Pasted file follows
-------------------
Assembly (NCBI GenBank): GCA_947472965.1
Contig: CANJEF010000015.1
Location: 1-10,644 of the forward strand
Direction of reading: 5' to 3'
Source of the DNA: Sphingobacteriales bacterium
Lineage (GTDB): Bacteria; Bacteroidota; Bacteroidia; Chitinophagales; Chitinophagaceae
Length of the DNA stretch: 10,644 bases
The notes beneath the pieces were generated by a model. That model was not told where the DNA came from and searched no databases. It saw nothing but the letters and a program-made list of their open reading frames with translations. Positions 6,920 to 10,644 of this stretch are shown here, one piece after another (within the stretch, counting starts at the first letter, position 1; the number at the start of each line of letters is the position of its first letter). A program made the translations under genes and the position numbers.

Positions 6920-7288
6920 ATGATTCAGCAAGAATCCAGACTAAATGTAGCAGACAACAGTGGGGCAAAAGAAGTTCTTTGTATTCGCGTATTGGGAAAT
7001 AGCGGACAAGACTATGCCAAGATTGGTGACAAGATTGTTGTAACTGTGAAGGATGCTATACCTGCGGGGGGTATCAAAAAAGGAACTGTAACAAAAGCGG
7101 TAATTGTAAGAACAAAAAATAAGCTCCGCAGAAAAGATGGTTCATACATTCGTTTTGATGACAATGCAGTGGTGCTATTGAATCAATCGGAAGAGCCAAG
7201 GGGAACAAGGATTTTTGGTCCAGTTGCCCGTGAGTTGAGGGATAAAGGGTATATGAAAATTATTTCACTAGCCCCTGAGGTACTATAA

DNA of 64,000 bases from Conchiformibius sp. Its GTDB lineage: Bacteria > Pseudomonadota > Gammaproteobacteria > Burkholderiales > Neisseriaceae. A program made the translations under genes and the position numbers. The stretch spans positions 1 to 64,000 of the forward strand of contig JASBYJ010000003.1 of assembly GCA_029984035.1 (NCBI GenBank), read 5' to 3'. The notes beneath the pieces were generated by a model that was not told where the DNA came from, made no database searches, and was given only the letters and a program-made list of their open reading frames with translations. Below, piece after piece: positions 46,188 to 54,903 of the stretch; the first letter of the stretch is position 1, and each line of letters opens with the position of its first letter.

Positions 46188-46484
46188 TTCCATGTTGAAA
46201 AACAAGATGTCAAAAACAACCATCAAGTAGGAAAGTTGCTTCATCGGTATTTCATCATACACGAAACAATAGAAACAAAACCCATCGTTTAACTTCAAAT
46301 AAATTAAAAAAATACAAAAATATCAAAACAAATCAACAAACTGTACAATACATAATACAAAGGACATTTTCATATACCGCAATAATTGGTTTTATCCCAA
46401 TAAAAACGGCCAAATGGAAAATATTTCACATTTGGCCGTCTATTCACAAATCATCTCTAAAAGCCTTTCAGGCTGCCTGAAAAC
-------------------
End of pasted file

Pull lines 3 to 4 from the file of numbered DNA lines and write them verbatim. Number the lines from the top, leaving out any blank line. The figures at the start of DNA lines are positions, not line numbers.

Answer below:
Location: 1-10,644 of the forward strand
Direction of reading: 5' to 3'